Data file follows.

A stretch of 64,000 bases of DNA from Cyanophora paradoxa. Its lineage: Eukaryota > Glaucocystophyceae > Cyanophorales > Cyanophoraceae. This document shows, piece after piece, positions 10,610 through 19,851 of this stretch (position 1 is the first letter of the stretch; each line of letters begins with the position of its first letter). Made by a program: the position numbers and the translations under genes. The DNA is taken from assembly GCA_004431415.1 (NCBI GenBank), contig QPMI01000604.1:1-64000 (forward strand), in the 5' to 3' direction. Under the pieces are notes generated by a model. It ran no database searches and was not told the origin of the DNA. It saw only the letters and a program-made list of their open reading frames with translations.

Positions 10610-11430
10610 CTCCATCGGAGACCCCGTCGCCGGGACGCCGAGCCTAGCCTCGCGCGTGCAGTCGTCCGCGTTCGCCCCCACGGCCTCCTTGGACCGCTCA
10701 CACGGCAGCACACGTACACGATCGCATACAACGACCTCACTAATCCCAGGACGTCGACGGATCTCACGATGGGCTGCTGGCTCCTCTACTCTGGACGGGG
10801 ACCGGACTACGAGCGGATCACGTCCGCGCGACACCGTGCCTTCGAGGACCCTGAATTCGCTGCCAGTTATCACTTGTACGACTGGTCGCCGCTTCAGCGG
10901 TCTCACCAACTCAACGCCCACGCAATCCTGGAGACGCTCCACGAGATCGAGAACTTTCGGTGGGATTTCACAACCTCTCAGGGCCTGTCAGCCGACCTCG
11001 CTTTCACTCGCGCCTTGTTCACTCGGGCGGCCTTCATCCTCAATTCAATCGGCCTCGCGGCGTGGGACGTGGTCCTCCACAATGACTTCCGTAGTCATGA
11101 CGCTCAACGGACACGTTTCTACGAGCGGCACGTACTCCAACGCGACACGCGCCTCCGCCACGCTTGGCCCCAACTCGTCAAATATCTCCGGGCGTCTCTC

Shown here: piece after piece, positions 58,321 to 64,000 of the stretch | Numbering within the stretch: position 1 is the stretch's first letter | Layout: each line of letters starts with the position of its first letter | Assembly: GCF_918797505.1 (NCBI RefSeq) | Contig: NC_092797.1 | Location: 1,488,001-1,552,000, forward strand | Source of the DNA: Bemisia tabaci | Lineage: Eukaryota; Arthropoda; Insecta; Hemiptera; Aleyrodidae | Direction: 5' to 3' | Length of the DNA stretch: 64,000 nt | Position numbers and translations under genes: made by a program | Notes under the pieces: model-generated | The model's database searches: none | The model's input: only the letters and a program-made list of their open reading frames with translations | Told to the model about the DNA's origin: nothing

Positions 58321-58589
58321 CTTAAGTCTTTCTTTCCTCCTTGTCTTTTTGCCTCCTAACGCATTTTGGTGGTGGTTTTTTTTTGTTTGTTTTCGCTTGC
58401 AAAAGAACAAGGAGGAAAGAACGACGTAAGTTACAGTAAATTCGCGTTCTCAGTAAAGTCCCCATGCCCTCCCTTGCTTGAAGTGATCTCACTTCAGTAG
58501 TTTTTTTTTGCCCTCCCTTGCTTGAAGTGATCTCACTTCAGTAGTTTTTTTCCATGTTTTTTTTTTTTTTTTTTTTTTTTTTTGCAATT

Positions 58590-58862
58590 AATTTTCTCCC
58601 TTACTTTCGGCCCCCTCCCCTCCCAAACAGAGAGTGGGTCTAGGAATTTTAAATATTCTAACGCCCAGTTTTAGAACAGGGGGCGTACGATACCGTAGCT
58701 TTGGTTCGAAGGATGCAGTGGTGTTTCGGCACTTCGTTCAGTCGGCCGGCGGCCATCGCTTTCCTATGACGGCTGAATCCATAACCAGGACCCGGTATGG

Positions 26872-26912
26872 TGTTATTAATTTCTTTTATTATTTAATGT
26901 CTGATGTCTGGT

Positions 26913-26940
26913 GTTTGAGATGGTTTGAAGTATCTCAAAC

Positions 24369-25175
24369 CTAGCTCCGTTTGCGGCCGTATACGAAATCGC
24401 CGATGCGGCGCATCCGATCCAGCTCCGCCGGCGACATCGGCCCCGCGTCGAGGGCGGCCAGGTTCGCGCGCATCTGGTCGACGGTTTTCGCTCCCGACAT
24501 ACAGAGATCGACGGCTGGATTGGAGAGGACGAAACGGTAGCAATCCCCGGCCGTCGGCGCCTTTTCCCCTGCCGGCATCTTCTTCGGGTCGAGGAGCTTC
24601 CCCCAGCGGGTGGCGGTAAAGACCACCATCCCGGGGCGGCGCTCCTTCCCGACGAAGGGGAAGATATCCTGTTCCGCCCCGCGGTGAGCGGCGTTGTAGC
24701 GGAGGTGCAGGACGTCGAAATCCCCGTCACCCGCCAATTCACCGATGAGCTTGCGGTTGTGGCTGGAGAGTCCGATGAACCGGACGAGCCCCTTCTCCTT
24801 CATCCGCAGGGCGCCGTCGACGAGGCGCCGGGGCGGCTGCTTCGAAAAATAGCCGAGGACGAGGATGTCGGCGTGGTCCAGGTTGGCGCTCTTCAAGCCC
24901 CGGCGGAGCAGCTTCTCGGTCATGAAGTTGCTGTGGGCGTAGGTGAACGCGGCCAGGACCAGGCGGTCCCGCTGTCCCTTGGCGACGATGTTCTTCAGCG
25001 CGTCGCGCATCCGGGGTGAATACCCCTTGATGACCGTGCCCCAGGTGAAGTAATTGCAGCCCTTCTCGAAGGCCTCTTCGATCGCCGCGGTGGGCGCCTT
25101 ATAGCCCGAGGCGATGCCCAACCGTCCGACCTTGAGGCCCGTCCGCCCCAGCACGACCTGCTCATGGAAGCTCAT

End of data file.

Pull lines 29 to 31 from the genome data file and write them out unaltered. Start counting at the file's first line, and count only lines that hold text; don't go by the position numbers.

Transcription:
24801 CATCCGCAGGGCGCCGTCGACGAGGCGCCGGGGCGGCTGCTTCGAAAAATAGCCGAGGACGAGGATGTCGGCGTGGTCCAGGTTGGCGCTCTTCAAGCCC
24901 CGGCGGAGCAGCTTCTCGGTCATGAAGTTGCTGTGGGCGTAGGTGAACGCGGCCAGGACCAGGCGGTCCCGCTGTCCCTTGGCGACGATGTTCTTCAGCG
25001 CGTCGCGCATCCGGGGTGAATACCCCTTGATGACCGTGCCCCAGGTGAAGTAATTGCAGCCCTTCTCGAAGGCCTCTTCGATCGCCGCGGTGGGCGCCTT